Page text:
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Infinity: a concept or number?

  1. May 12, 2012 #1
    Is infinity a mathematical concept or a number? Please elaborate. Is there any debate over this topic or is there a consensus amongst academia?
  2. jcsd
  3. May 12, 2012 #2
    See https://www.physicsforums.com/showthread.php?t=507003 [Broken]
    Last edited by a moderator: May 6, 2017
  4. May 12, 2012 #3


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    We can't give a complete answer to that until you define what you mean by "number".

    If you are referring to the ordinary "real number system" (and its subsets) then, no, "infinity" is not a number.

    There are, however, ways of extending the real number system, one of which adds 'infinity" and "negative infinity" as numbers. Caution- the usual laws of arithmetic do not generally hold in such a system- you still can't say "infinity - infinity= 0".
  5. May 12, 2012 #4
    Infinity is never classes as a number. Take for example

    Infinity - Infinity = ?

    You can't add, subtract, divide or multiply by infinity.
  6. May 12, 2012 #5
    Did you read HallsofIvy's response? It's classified as a number to which the normal rules of arithmetic don't apply sometimes.
  7. May 12, 2012 #6
    You can do [itex]\infty + \infty[/itex] if you want to. So you can surely add them. But you can't subtract them (that is: you can't add infinity and negative infinity).
  8. May 12, 2012 #7
    Didn't Hilbert and Cantor believe infinity was a number?

    If you extended the real number system to include infinity then what isn't it indeed classified as a number?
  9. May 12, 2012 #8
    Got any citation for that?

    Because you extend the real numbers, which means it wasn't in the real numbers to begin with. Infinity is, by definition, not a real number. It is an extended real number though. It's not a real number for good reason, because not all the usual operations work with infinity.
  10. May 12, 2012 #9
    I'd like to know your answer a simpler question. Is 6 a concept or a number? Isn't a number just a concept?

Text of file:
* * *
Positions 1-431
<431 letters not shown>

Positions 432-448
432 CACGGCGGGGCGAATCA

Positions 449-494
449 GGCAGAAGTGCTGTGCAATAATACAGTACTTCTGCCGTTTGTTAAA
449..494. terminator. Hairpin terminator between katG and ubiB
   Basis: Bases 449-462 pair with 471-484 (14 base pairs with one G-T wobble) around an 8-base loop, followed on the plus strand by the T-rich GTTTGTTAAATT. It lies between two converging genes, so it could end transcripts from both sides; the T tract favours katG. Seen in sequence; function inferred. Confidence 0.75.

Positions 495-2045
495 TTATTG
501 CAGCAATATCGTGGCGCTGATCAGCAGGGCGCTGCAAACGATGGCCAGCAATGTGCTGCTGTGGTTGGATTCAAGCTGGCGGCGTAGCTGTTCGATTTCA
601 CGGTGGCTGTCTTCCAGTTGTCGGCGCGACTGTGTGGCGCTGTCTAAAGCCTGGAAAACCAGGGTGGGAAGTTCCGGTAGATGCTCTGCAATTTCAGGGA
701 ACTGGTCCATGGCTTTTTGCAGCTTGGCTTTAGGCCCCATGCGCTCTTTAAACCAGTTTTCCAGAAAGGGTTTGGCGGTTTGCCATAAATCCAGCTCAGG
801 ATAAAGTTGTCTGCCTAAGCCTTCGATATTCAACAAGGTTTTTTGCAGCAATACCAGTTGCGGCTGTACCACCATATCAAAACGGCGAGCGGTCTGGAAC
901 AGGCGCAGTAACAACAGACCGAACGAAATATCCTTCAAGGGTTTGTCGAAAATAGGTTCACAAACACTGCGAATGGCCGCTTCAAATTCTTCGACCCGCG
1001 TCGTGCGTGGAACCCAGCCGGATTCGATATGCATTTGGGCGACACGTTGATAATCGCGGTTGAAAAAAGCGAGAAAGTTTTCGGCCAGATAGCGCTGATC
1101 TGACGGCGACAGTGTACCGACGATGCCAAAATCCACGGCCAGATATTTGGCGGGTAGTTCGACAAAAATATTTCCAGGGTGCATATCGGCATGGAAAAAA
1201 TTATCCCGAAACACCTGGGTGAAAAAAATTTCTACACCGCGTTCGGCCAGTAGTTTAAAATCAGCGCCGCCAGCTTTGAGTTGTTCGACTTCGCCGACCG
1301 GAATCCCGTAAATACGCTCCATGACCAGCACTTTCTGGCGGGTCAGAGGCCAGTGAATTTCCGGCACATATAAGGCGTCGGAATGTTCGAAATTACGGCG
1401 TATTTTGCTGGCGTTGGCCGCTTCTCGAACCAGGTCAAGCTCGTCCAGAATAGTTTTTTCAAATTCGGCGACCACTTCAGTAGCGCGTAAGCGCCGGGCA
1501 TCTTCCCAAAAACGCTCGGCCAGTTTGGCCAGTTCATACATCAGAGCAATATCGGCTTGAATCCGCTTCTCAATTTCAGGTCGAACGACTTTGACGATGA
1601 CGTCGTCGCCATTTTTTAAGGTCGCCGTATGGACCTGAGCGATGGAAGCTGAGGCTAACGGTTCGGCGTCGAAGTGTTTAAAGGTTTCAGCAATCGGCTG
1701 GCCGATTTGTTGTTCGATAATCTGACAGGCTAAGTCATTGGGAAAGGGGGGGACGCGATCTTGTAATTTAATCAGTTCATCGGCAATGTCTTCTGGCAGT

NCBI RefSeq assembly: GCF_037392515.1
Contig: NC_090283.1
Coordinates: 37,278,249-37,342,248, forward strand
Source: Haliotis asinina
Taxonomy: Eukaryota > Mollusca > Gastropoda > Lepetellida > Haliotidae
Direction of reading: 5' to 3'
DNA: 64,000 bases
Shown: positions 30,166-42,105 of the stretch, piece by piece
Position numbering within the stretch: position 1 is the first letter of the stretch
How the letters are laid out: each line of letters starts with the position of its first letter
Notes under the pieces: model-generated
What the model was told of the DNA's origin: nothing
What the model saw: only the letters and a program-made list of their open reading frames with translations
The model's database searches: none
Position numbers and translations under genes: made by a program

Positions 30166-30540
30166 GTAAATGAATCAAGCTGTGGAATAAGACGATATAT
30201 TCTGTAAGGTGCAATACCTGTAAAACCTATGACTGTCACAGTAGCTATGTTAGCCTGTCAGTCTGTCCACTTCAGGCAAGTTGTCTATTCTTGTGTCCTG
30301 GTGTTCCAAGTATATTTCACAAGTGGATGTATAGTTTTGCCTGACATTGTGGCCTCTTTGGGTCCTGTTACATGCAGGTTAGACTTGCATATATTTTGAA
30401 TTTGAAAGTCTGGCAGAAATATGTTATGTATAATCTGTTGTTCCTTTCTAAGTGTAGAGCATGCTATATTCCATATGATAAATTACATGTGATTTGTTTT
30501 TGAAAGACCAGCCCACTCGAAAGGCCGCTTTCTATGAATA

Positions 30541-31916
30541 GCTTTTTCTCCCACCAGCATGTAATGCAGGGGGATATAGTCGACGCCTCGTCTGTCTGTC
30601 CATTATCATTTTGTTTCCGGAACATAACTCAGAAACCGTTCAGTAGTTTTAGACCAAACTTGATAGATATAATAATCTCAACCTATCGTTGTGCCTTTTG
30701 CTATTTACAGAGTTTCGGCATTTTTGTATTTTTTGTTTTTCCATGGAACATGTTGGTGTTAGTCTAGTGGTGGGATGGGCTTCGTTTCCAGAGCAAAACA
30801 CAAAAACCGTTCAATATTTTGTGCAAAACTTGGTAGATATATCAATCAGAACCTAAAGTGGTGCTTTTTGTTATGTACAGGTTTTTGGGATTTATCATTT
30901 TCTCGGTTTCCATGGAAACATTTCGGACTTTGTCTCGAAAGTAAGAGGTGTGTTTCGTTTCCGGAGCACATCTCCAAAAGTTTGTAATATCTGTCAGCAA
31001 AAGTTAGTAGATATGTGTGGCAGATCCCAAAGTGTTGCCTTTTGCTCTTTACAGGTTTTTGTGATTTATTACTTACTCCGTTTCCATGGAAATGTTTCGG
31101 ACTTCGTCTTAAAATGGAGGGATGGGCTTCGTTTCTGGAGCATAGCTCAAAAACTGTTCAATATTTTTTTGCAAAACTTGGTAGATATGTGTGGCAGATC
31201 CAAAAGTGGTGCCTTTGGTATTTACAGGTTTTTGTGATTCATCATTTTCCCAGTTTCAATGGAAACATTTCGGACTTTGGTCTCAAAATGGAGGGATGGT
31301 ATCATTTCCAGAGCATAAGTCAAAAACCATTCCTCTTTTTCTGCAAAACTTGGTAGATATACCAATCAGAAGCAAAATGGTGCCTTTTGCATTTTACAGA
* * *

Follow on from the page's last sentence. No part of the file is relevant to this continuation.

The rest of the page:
What I mean is, there is no 6 in the physical world. There are six apples, six days, six sandwiches. But the number 6, in isolation, is just an abstract concept in our minds.

    So how is 6 any different than infinity? Aren't both just mathematical concepts?
  11. May 13, 2012 #10
    Extending the number system to include infinity would ultimately give infinity a value. Infinity does not have any direct value so it is not a number.

    In case you're not sure, open up MatLab or any kind of programming compiler and you'll see that when you try to perform any calcuation using the word infinity you'll get an error or -0
  12. May 13, 2012 #11
    If you are interested in doing some algebra with ω (the "smallest" infinity), you should read up on Conway's surreal numbers (often also referred to as games due to how they arose during the study of go and similar games). However, the surreals are not for the mathematically loose as their definition and doing proofs can be quite tedious!

    The reason I mention the surreals is that in this system the expression ω and ω-1 are different beasts!
  13. May 13, 2012 #12
    I say it's not a number because it's not quantifiable.
  14. May 13, 2012 #13
    How about pi = 3.14159265... continuing forever. Is it quantifiable? Is it a number?

    How about the imaginary unit [itex]i[/itex]? Is it quantifiable? Is it a number?

    How about 10101010101010?

    Just for comparison, the estimated number of atoms in the universe is 1080, way less than just 101010.

    Is it quantifiable? How many is it? Could anyone count that high? Is it a number?

    How about the integers mod 5? Are they quantifiable? Are they numbers?

    Just trying to understand what you mean by "quantifiable."
    Last edited: May 13, 2012
  15. May 13, 2012 #14
    What is the value of aleph null? Methinks a good course in abstract algebra would clear up a lot of these restricted notions of what constitutes a number.
  16. May 13, 2012 #15
    PI's value is not infinity but the concept is.

    Think about this, which of these numbers would you regard as being larger?

    9 followed by ∞ 9's or 1 followed by ∞ 1's?

    The 9's have a higher value but they are equal to each because they have ∞ numbers trailing...
  17. May 13, 2012 #16
    None of these are real numbers.
  18. May 13, 2012 #17
    Regardless of how people try to justify infinity, the bottom line is if something goes on forever it can never have a number, a value yes but not a number
  19. May 13, 2012 #18
    You seem to be treating "number" as synonymous with "real number"; which is to say, "something you can count with". Number systems are just algebraic structures; the elements of those structures are called numbers, whatever they may be. It may disturb you to know that every real number is actually a collection of intervals on the rational number line (a classic construction of the real numbers: Dedekind cuts). We call each of these intervals a real number because it's convenient, and they behave the way we expect real number to behave.

    Do you object to the existence of cardinal numbers? Ordinal numbers?
    Last edited: May 13, 2012
  20. May 13, 2012 #19
    The thing is that there is no such thing as a "number" in mathematics. We do have

    - Rational numbers
    - Real numbers
    - Surreal numbers
    - Transfinite numbers
    - p-adic numbers

    and many more. Some of these systems allow some form of infinity. But mathematicians never speak of just numbers.
  21. May 13, 2012 #20
    One reason we have infintity or infinities is that it is sometimes possible and even useful to evaluate expressions of the type

    [tex]\frac{\infty }{\infty }[/tex]

    Wallis product is a good example.
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